A call for support of anti-bullying efforts and the The Safe Schools Improvement Act.
Last Sunday a 30 year old gay man was lured into a house in the Bronx where he thought he would be attending a party. Instead, he was tortured and sodomized by a group of teenagers and young adults. He was the third person tortured by the group for being gay that same weekend. The other two victims were just 17. Also last week, Tyler Clementi, a teenager and accomplished violinist who was just starting his freshman year at Rutgers University committed suicide after he was “outed” by his roommate who secretly video taped him having an encounter with another boy and streamed the video on the internet to other students. Earlier last month Billy Lucas hanged himself after being bullied because his classmates thought he was gay. Likewise, thirteen-year- old Asher Brown shot himself in the head and died after experiencing severe bullying by classmates in 2 different schools. Asher had recently told his parents that he was gay. Within days Seth Walsh, another 13 year old gay teen who had been bullied at his school killed himself. And the cases seem never ending. Eric Mohah, just 17, shot himself to death after being bullied relentlessly and called “homo” and “gay” and “fag”. He was 1 of 4 teens who had been bullied to death at the same Ohio school. The others included 16 year old Sladjana Vidovic, 16 year old Jennifer Eyring, and 16 year old Meredith Rezak, who was tormented by her peers after coming out as gay. In light of these tragedies, how could anyone oppose efforts to keep these kids from being bullied?
So, last Friday I stepped in unfamiliar territory when I posted on child-psych.org twitter account (@childpsychology) a call to our followers to tell the organization Focus on the Family to stop opposing anti-bullying programs at schools. I had been following the stories about Focus on the Family, a conservative Christian organization that has a strong anti-gay position and opposes Senator Bob Casey (D-PA) and Congresswoman Linda Sanchez (D-PA) anti-bullying legislation, as well as stories about other Christian organizations that also oppose efforts to specifically protect gay teens from being bullied. But, from the messages that arrived soon after my twitter post, I learned that some of my followers actually agreed with the position of these conservative organizations and were upset at my post. I spent time trying to understand their logic, reading the official position of these organizations, and reading the comments on many websites where people adamantly oppose such anti-bullying efforts. And as I sat thinking how to respond, I realized that it was nearly impossible to argue with those whose views are driven by fundamentalist religious convictions. Beliefs such as that “gays are impure,” that they are “worse than terrorists,” or that those trying to stop bullying at our schools have a secret homosexual agenda and want to turn our kindergarten kids into the “homosexual lifestyle”, reflect a degree of hate and irrational paranoia that precludes the possibility for productive discussion. However, there was another line of arguments I found more sensible; at least as so far as it opened the door for a real scientific debate. Some indicated that the reason they opposed efforts to prevent bullying at schools is because they believe (incorrectly) that “bullying prevention programs don’t work”.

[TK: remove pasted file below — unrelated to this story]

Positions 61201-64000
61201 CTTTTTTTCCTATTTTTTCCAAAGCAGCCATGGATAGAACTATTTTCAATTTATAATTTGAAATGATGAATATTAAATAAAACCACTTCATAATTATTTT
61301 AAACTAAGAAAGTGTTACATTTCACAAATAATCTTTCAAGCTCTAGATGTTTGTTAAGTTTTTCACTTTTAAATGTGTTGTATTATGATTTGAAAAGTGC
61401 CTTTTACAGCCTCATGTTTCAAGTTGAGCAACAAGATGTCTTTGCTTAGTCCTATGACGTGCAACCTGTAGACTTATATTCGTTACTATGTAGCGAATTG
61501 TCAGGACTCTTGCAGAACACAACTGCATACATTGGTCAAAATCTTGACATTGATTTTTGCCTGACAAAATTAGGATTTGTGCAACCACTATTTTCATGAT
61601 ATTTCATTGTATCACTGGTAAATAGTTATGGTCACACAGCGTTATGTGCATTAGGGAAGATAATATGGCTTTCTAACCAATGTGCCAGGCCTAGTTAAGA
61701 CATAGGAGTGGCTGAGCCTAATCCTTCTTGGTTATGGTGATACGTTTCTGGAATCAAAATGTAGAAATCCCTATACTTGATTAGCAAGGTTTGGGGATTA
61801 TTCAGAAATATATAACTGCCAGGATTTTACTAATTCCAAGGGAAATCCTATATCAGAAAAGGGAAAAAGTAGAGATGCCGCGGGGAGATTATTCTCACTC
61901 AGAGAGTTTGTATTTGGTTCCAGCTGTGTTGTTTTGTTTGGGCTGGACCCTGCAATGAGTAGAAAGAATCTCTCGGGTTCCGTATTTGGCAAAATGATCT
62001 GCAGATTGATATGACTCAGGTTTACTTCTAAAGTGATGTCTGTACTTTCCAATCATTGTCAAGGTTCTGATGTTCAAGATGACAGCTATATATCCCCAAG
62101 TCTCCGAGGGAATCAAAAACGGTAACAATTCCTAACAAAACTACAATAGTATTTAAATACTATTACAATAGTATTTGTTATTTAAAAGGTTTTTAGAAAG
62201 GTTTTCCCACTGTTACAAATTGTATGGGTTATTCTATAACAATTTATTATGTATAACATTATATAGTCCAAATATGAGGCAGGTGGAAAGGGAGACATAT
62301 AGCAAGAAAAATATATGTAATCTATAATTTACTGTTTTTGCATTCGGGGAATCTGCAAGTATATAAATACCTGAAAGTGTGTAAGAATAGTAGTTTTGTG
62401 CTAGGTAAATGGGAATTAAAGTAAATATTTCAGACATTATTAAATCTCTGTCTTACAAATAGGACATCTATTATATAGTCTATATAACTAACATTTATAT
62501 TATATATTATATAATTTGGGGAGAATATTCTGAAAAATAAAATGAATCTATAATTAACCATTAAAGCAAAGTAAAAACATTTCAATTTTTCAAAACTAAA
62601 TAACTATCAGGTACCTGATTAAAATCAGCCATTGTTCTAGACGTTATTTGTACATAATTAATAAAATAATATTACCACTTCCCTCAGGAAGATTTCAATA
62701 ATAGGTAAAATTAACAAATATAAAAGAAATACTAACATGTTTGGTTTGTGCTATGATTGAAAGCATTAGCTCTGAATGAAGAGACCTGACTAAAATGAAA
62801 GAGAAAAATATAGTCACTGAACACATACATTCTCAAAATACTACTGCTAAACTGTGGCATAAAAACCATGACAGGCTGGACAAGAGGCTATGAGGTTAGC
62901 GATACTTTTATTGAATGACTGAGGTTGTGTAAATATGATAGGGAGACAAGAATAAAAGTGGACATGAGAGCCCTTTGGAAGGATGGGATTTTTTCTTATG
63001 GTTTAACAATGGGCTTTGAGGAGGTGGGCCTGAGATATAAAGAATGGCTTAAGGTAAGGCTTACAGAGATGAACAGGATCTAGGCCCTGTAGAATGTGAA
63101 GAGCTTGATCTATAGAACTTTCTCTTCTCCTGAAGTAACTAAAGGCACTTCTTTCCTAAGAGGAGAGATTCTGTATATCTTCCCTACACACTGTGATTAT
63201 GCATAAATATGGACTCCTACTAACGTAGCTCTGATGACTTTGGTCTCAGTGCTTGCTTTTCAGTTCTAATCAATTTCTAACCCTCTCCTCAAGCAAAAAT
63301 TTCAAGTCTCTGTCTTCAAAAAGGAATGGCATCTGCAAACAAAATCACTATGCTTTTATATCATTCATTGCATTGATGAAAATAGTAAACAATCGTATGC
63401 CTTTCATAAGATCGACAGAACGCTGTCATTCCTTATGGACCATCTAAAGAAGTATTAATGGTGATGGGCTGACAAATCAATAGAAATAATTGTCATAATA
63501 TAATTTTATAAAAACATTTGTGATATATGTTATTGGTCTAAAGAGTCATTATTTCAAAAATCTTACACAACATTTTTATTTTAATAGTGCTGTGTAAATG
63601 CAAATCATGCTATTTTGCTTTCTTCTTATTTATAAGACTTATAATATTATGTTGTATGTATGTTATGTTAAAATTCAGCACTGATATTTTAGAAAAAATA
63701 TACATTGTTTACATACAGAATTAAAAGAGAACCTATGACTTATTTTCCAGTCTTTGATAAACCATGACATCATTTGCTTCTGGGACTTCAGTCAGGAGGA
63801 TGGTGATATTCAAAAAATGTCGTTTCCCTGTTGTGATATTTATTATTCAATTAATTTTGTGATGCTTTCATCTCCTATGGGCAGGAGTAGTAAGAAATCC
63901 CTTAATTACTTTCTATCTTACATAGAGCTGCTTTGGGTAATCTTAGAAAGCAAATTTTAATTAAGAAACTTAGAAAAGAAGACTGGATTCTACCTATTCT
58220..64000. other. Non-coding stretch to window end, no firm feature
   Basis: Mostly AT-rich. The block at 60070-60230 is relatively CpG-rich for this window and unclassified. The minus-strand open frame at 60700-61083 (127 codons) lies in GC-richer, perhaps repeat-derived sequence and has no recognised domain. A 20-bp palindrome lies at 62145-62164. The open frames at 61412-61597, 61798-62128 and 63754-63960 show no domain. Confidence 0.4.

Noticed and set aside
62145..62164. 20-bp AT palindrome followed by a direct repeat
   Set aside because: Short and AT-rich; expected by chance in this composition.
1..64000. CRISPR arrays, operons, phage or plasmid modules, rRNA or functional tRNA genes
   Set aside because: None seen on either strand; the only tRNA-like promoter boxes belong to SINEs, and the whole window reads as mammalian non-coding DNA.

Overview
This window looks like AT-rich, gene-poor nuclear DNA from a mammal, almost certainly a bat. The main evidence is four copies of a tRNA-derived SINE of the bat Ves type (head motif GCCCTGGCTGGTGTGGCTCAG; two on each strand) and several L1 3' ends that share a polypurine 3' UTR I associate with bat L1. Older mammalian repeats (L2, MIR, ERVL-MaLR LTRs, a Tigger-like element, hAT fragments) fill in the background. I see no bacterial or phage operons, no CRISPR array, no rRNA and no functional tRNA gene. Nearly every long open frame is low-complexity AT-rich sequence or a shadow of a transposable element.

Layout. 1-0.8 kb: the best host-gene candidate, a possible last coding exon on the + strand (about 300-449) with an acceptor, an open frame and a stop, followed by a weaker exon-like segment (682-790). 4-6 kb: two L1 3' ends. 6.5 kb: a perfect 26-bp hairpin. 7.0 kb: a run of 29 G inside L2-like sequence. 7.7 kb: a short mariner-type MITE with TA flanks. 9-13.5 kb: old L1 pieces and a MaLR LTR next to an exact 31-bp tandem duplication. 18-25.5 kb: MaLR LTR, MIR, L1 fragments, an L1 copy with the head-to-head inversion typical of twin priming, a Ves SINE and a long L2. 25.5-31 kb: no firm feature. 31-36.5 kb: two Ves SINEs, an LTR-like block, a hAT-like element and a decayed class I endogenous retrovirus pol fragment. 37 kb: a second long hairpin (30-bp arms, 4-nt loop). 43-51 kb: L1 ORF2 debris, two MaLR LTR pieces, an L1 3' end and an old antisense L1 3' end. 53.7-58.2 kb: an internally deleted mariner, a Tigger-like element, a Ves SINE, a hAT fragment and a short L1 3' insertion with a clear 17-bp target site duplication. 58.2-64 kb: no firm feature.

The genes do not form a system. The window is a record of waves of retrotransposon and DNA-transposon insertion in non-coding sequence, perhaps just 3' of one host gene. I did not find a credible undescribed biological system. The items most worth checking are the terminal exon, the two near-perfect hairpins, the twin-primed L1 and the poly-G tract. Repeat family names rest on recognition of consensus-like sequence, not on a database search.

Putting aside the fact that “these programs don’t work” is not the argument used by Focus on the Family to oppose bullying prevention efforts, I want to tackle the assertion that anti-bullying programs don’t work. Efforts to stop bullying in schools are not new. Schools have tried to stop bullying for decades to various degrees of success. Likewise, researchers have been examining the effectiveness of these programs for years, which has greatly informed our understanding of what type of program work and what doesn’t work. For example, in 2007, Dr. Chael Vreeman and Dr. Aaron Carroll published an extensive examination of the effectiveness of bullying prevention programs around the world. The authors examined 3 main types of programs: 1) Curriculum interventions, 2) Whole School Interventions, and 3) Social Skills Training programs. Curriculum interventions are interventions that focus on modifications of the curriculum, which may include videos, classroom discussions, classroom presentations, etc. Whole School Interventions refer to programs that go beyond changes in curriculum to include school-wide efforts, such as teacher training, conflict resolution training, changes in school policies and sanctions, and individual counseling. Social Skill Training programs are mostly focused on providing social and behavioral group interventions to kids involved in bullying. The authors examined 10 studies of curriculum based interventions, 10 studies of whole-school interventions, and 4 studies of social skills training programs.